Pros and cons of the social host ordinance aimed at curbing teenage drinking in private homes was debated Tuesday in a packed City Council chamber.
The council voted unanimously to direct staff to draft an ordinance after listening to remarks from 17 speakers, 13 of them in favor of the proposed ordinance requested by the Laguna Beach Community Coalition. Speakers included students, parents, school district officials and medical professionals.
"A growing number of cities and counties have adopted social host accountability ordinances," Bill Landsdal said at the meeting. "Such ordinances vary, but generally hold the host of underage drinking parties, or residential host who allowed the party, accountable for any drinking or loud and unruly behavior that takes place."
Bruce Hopping opined that laws don't stop drinking, citing the spectacular failure of Prohibition.
"We need to teach kids to respect their bodies," said Hopping.
However, family members are the most frequent supplier of alcohol to underage drinkers, according to the California PTA.
"We need to help parents raise their children to be the best they can be," said student Haleigh Burnett.
The state PTA also stated that most private homes are the primary site for underage drinking.
Homes are a lot safer than other locations for teenagers to drink, said high school senior Schuyler Vanderveen, who opposed the ordinance. But that was not the primary reason for his opposition.
"I'm going to ignore that all this ordinance accomplishes is moving parties out of homes and into dangerous locations like beaches and the hillsides of Laguna Beach," said Vanderveen. "I am going to urge you to allow minors to take responsibility for their actions."
Vanderveen said high school students are aware of the risks related to drugs and alcohol. He said blaming parents for their children's risky behavior won't solve the problem.
The ordinance does not refer to parents, only to anyone 18 or older who controls the property where underage drinking occurs, Police Chief Paul Workman said.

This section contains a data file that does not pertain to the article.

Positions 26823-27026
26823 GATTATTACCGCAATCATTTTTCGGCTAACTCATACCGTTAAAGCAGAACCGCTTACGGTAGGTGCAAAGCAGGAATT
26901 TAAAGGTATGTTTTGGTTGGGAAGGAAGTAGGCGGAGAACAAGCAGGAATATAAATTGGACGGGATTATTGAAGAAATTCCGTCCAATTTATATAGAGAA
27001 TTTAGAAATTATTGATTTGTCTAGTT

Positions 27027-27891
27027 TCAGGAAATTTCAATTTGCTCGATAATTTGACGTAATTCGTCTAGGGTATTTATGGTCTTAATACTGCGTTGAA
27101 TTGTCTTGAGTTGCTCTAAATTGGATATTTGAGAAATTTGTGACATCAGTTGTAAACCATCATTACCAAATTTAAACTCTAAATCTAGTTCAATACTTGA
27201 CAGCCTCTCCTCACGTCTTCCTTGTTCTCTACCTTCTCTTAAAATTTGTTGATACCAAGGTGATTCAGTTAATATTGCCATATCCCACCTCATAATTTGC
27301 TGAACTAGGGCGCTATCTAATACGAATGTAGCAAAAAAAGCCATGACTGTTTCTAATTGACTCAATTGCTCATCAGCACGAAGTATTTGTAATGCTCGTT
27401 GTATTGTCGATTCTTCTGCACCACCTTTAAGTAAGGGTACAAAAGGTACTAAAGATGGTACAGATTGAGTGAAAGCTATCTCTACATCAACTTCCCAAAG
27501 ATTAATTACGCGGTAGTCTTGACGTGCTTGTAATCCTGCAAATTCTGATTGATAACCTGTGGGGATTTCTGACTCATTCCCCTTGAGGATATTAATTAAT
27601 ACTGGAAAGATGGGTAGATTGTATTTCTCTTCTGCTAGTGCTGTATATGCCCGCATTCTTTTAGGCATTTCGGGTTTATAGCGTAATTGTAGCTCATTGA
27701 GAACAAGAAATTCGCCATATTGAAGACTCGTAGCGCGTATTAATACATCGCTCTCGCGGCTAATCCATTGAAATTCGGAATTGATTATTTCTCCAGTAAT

Councilwoman Toni Iseman voiced concern about older siblings supplying alcohol to younger friends and siblings.
"I have a problem with kids going overseas, fighting for us, and then they come home and their parents say you can't have a drink or we will be breaking the law," said Iseman, a retired educator, whose concerns were shared by Mayor Jane Egly, an attorney.
Mayor Pro Tem Verna Rollinger, who sponsored the agenda item, said she hopes the city can draft an ordinance that focuses on education.
"The ordinance puts the onus on the person buying the keg and inviting the entire graduation class to come on over," said Workman.
The Police Department participates in the Community Coalition that asked the city to adopt a social host ordinance.
Other Laguna Beach coalition members include the Boys & Girls Club, the Laguna Beach Community Clinic, the Presbyterian Church, the school board and district, Mission Hospital, Rollinger, Capistrano-Laguna Beach ROP and CSP Inc.
Their position was supported by the Laguna Beach High School PTA.
"Our PTA speaks with one voice tonight, on behalf of several hundred parent members and, more importantly, their children," said President Kathleen Fay. "Our PTA thanks you for taking up this issue that is so important in protecting the health and safety of our youth."
Research has shown that youthful drinking has a deleterious effect on children and on their futures, Laguna Beach High School Principal Joanne Culverhouse said.
"A child who begins to drink at the age of 15 has a 40% change of suffering from alcoholism or dependence in his or her lifetime," said Culverhouse.
The state PTA blames underage drinking for 5,000 deaths a year and links it to two-thirds of all sexual assaults.
Dr. Tom Bent, director of the Laguna Beach Community Clinic, said the ordinance would be a tool to combat underage drinking that has been a problem in Laguna for 40 years.
"It was a problem even when I was in high school," said Councilman Kelly Boyd, a Laguna native.